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Becky G & More Latin Urban Artists Come Together To Talk Being Latinx, The "Urbano" Genre & Collab Success

Becky G

Photo: Rich Fury/Getty Images for Billboard

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Becky G & More Latin Urban Artists Come Together To Talk Being Latinx, The "Urbano" Genre & Collab Success

Rising and megastars in Latin pop and urbano came together to chat about identity, the global growth of Latin music and other topics relating to what it is to be an artist in the age of social media on the last day of Hispanic Heritage Month

GRAMMYs/Oct 16, 2019 - 10:05 pm

Urbano music, or Latin urban, may have pop superstars like Drake and Justin Bieber singing whole versus in Spanish now, but in a panel featuring some of the biggest names in the genre, trailblazer Yandel of GRAMMY-nominated Puerto Rican duo Wisin Y Yandel, explained that he has spent the last 14 years of his career advocating for urbano music to get the respect it deserves.

"One of the hardest things for me was getting the genre accepted on the radio [and] on television. We have been here since the start when they didn't accept our music," he said on an intimate stage setting at the Neuhouse in Hollywood on the last day of Hispanic Heritage Month, Oct. 15, when asked about the challenges he's faced. "Unfortunately because of the content or whatever, for many reasons, but later we began to better the music, getting the songwriting down and that's when we started to see a change, but it was hard."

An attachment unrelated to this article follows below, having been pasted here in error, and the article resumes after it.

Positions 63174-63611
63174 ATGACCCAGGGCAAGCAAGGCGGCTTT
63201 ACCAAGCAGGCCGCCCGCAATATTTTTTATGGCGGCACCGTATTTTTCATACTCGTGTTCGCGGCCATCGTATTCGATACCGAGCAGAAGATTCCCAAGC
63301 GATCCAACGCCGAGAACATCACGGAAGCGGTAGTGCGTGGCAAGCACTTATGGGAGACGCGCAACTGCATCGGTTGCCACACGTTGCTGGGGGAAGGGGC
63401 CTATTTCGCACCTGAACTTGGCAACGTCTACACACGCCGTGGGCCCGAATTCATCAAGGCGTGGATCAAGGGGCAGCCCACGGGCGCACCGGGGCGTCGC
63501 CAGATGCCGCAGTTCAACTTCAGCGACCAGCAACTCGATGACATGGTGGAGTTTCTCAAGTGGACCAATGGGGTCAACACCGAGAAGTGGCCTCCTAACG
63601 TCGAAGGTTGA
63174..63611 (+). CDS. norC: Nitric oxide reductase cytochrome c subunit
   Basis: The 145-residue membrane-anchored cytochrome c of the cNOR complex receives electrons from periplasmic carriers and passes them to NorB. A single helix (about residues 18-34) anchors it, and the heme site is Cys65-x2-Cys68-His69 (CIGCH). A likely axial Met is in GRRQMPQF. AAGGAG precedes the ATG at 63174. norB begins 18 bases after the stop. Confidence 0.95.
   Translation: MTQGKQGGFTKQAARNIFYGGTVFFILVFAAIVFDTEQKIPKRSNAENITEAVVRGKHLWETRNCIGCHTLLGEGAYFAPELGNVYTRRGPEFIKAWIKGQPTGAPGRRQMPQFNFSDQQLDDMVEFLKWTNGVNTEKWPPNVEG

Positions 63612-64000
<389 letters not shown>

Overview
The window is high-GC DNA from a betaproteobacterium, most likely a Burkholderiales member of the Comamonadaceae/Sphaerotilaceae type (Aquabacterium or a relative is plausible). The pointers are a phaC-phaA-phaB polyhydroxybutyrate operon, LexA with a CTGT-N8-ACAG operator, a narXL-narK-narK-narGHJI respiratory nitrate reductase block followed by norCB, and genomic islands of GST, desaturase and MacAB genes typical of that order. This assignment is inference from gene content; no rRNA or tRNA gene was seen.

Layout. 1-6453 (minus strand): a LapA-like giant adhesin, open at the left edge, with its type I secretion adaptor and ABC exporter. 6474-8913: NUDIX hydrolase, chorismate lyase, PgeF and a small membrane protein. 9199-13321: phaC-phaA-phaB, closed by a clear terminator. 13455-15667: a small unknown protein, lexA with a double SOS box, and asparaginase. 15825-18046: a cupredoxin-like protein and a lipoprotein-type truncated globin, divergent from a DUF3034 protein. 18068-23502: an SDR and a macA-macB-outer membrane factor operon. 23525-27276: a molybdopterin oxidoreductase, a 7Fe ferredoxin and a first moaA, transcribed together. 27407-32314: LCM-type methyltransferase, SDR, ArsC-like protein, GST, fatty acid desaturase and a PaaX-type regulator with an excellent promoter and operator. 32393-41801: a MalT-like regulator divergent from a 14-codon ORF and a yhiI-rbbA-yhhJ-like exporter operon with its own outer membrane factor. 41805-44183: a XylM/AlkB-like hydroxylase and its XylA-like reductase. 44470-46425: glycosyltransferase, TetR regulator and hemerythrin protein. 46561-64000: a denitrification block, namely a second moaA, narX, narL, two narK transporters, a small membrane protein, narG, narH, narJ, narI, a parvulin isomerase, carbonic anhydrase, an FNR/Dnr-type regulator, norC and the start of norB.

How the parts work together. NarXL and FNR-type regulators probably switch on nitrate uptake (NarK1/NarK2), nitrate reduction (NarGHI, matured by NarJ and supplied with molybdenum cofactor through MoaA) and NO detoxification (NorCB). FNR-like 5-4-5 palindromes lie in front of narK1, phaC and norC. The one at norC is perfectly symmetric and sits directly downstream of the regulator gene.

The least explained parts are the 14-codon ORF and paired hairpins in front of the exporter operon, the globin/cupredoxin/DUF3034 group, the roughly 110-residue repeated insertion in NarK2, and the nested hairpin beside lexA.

Yandel was joined by rapper/singers Wisin, Ozuna, and Farruko as well as singer Becky G to discuss identity, the global growth of Latin music and other topics relating to what it is to be an artist in the age of social media. 

In the time since the massive commercial success around Luis Fonsi's 2017 mega-hit "Despacito," artists in the reggaeton, trap and other pop-infused urban music genres are getting more global attention, thanks to YouTube and other online streaming platforms.

That wasn't always the case, Yandel reminded the crowd, but "we're here now."

When asked about the hardships she's faced as an artist before her rise in popularity, Becky G, who began rapping and singing in English at age 14 and is releasing her debut album under the Latin pop and urbano genres, said transitioning into Spanish-language music was a scary move for her. "Are they going to embrace me as one of their own?" she remembers asking herself. At the time she felt like she had to better her Spanish. Now the singer has had success singing alongside other urbano singers like Natti Natasha, who she featured in her hit "Sin Pijama."

Farruko, meanwhile, said the challenging part is staying relevant. Having fans continue to consume music in an age in which artists release music constantly online is key. "I think Farruko's point is really interesting," Wisin said when asked about the constant pressure to release music. "This is a content business. People no longer look for big names, they go after a good song." He noted that having an ear for good music that speaks to the culture now is vital to be successful.

On How Social Media Determines Success 

The panel artists agreed that social media has been great for their careers, allowing them to bring their music to the masses without having to physically be there, but as social media has grown to become a public sphere of opinions and critiques, balance is key. As an artist who was discovered creating covers of Kanye West and Jay-Z online, Becky G said social media definitely changed her life, but now it has also become an invasive aspect of it. "It's a blessing and a curse," she said. While she can connect to fans everywhere, she expressed that as a woman in the industry, some people take to social media to criticize her body and what she wears. "People feel entitled to speak on certain things."